This summer, I lost my way as a parent. Between moving and leading a top-to-bottom renovation of our new apartment, between writing grant applications and taking care of legal issues related to my nonprofit, I took a few wrong turns, caught up in the To Do’s and Didn’t Do’s scratched onto my notepad. Thankfully I have not one, but two canaries on my shoulders. When they stopped tweeting, I knew it was time to pause and reevaluate. « Continue reading »
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Tonight I am up late… remembering. I love the power of memory as it intertwines with emotion to form a temporary reality. In quiet solitude, this gift of memory allows me to sit for awhile with my mother who passed away many years ago. It gives me glimpses into moments I will forever cherish and allows me to relive past experiences that define the meanings of my life. Tonight an open window in my mind has taken me back to a very special place where I learned a new meaning to the word “love”… « Continue reading »
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I sat with the sand between my toes last week, watching my kids tumble in a pile across the beach on a lazy vacation day. It was the first time in years that I can remember being able to read my own book while they played amongst themselves, happily. My eyes wandered a lot, to them, and their growing, tumbling, sand-covered bodies, fearlessly conquering the waves of the Atlantic. « Continue reading »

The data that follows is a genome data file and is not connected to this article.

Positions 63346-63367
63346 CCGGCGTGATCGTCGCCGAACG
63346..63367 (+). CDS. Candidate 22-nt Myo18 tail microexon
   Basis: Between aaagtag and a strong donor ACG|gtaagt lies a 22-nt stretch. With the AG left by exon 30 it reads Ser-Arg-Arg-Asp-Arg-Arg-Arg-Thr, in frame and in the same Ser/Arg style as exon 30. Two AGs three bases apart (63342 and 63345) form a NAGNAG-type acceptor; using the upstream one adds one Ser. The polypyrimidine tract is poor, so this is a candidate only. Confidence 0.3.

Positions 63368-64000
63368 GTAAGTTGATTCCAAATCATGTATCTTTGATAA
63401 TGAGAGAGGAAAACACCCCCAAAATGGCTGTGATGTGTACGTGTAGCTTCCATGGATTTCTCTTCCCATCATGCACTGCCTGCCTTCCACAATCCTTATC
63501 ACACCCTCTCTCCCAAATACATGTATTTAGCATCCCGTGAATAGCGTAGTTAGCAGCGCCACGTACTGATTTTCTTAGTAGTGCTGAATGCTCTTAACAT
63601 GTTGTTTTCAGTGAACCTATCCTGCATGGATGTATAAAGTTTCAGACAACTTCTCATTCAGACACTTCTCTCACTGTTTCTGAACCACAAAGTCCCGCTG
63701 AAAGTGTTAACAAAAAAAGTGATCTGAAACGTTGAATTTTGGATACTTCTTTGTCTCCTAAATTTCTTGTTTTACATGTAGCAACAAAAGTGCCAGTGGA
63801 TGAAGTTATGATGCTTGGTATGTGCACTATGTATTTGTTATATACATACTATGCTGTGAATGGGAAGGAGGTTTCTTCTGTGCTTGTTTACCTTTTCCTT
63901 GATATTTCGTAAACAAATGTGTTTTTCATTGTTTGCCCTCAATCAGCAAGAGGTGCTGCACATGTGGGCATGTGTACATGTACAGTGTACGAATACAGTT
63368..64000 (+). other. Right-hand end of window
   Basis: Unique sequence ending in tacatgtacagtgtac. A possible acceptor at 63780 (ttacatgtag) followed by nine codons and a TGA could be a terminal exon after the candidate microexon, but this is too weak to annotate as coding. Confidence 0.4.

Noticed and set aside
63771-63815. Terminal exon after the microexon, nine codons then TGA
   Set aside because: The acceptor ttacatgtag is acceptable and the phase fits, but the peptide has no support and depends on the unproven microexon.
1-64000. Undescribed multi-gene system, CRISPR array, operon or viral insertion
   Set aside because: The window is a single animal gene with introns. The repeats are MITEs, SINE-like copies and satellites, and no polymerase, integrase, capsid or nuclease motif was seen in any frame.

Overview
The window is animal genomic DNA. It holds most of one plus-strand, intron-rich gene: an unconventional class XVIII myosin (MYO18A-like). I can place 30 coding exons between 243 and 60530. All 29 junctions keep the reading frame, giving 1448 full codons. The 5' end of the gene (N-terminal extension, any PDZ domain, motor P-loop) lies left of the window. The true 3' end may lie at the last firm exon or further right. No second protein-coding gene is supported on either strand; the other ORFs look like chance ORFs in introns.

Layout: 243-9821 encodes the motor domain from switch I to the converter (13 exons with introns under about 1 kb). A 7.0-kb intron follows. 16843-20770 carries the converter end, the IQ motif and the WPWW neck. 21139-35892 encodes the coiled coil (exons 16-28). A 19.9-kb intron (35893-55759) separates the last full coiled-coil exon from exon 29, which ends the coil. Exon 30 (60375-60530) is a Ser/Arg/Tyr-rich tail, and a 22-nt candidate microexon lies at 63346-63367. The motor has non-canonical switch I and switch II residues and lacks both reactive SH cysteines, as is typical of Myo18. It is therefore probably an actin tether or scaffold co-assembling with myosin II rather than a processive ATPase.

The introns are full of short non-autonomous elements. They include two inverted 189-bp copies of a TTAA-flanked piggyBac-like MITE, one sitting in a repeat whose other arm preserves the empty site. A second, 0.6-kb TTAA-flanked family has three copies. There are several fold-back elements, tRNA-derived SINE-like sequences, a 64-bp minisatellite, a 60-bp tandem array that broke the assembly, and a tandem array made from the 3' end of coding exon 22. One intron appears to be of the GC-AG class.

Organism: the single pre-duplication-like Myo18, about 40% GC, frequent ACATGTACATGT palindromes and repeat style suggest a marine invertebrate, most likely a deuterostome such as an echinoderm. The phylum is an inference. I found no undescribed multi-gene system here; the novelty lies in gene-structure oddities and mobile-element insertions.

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My mom passed away two months ago. I have not been the same since. Not just because I lost her, but because of what I learned about my two college age sons.
The first thing they each said when I told them of her aggressive cancer diagnosis was, “How soon can I go see her”, halfway across the country. Neither had the time or money and neither gave it a second thought. They spent an entire weekend devoted to creating last memories with her, building a snowman in her front yard as she watched from inside with her oxygen and cane until she couldn’t contain herself anymore and ran out in socks to have a picture taken with them and the now famous snowman. They baked Christmas cookies and threw pieces of dough at each other until she joined in laughing. When they had to say their final good-byes, both were incredibly strong. « Continue reading »
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Things I’ve Learned As A Young Mother
Sound effects are a useful tool in motivating young children to do what you want them to do. Ive learned All body actions can have a coordinating sound effect and that sometimes when your finally around grown up’s the occasional sound effect may come out.
Sponge Bob promotes creepy laughter in small children. « Continue reading »